Second, we reviewed how to establish competition rules in the field of online platforms, whose importance in economic activities has dramatically increased during the COVID-19 crisis. It was concluded that ex post regulation on a case-by-case is desirable considering and that ex-ante and non-discriminatory regulation can hinder competition and innovation activities. Online platforms have the characteristics of a multi-faceted market that can lead to a winner-takes-it-all market, but in reality there are factors that can offset such a tendency. In order to effectively implement such regulations on a case-by-case basis, it is necessary to revise the review guidelines reflecting the characteristics of the online platform and to upgrade the economic analysis method. To this end, it is necessary to actively refer to the economic analysis methodologies developed for online platforms, in particular, academic studies and judgment cases on market definition methods, and the price increase pressure analysis method, which is measures competition restrictions in business combinations. In addition, measures such as disclosure of data for pre-monitoring or shifting the burden of proof may be considered in order to perform monitoring and regulation more effectively.

Third, taking into account the accelerated spread of new technologies due to Corona 19 crisis, the necessary policy tasks were reviewed to respond to the advancement and fluctuations in skills required in the labor market due to the progress of the 4th industrial revolution. The conclusion of a comparative review of the current system of Korea and major foreign countries is as follows. ① Administrative, financial, and integration of the higher education and lifelong education functions of the Ministry of Education and the vocational training functions of the Ministry of Employment need to be integrated. Also in major foreign countries, government agencies in charge of adult competency development are dispersed among the Ministry of Education, the Ministry of Employment and the local government. However, it is observed that there is a key institution that plays the role of a control tower for adult competency development policies. ② The academic system should become more permeable so that universities can play a key role in the lifelong competency development system. Currently, the university’s undergraduate system is mainly designed for full-time students in their mid-20s. It is necessary to reorganize the university’s academic system so that universities can expand from educational institutions for full-time students in their 20s to lifelong educational institutions that cover the needs of adults for lifelong ability development. ③ A personal learning account system that financially supports people’s lifelong ability development should be introduced. Personal support for skill improvement has been focused on low-skilled workers so far, but in the era of the 4th industrial revolution, the need for skill development will expand to middle-skilled workers and above. Therefore, it is necessary to devise a personal learning account that accumulates a certain amount of support for individuals to use for skill development throughout their lifetime. ④ Labor reform that strengthens the upward mobility of the labor market is necessary.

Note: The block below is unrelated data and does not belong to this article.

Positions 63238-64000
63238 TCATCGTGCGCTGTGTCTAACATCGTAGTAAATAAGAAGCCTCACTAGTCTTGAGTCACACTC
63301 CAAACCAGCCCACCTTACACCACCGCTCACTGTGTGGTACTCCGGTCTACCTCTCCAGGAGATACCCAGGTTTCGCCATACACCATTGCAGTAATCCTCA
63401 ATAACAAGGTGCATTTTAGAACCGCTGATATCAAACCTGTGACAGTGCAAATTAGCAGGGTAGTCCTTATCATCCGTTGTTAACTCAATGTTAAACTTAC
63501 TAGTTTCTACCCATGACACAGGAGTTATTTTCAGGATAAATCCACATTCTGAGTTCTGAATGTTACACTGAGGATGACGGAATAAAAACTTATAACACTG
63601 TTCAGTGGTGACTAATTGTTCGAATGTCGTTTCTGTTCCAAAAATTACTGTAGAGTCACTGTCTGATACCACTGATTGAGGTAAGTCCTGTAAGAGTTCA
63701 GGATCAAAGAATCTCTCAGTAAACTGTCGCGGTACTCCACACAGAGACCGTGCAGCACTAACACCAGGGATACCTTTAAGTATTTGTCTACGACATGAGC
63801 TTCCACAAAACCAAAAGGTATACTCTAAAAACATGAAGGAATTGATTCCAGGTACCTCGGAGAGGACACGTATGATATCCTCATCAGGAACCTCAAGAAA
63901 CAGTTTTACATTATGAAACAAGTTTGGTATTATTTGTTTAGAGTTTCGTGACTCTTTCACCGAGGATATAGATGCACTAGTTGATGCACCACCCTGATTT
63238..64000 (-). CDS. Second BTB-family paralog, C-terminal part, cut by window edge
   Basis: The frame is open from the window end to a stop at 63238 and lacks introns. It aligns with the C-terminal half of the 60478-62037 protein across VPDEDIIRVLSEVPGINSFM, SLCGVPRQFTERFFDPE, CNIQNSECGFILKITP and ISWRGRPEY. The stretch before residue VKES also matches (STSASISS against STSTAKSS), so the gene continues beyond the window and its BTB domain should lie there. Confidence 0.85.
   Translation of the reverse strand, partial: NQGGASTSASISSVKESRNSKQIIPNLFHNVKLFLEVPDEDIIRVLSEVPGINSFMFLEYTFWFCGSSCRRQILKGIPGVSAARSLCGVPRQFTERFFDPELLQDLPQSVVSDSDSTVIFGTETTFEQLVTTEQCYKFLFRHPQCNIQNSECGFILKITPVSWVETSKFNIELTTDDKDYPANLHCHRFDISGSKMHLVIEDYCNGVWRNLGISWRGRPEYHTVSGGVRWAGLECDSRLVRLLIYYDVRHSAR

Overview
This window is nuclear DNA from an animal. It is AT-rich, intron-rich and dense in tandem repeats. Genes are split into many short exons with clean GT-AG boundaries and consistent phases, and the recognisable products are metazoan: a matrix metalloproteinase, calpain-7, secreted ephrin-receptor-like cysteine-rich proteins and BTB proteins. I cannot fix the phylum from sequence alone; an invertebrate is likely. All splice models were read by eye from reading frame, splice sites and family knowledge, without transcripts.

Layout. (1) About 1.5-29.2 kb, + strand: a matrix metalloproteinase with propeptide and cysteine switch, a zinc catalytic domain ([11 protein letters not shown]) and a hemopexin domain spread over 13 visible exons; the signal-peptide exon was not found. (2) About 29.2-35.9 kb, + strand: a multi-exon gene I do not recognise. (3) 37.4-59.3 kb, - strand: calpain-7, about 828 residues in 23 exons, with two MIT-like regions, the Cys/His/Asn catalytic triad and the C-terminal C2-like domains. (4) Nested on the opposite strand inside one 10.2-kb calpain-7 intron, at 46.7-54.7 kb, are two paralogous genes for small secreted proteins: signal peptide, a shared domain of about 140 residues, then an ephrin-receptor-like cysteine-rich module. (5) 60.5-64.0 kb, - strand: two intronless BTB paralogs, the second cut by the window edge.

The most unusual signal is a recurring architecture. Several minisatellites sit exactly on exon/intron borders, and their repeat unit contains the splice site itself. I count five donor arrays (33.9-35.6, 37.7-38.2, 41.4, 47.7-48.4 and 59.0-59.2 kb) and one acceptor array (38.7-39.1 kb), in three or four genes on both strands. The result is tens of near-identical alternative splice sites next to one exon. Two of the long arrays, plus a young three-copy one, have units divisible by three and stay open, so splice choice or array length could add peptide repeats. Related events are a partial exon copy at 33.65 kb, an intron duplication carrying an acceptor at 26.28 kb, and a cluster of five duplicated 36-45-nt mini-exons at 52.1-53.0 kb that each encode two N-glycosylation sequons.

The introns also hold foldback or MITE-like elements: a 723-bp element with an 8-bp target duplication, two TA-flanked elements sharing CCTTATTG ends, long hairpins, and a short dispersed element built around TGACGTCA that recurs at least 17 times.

Fourth, an international comparison was made on the ability to bear national debt and its implications were drawn. It is important to check whether the debt is repayable with revenue, that is, the condition that it is sufficiently possible to repay interest through revenue so that it is not necessary to cover it with another debt to pay interest. Considering this, the credit default swap spread (CDS) was selected and analyzed as an indicator of fiscal sustainability. The estimation of regression models to explain CDS as a function of various variables showed that, in addition to the ratio of national debt to GDP, the maturity structure of government bonds, the ratio of short-term government bonds, and the ratio of foreign government bonds were important factors. The result implies that the national debt-to-GDP ratio is one of the important indicators to be considered in fiscal management, but it is not appropriate to overly emphasize the ratio or insist on a specific level of it.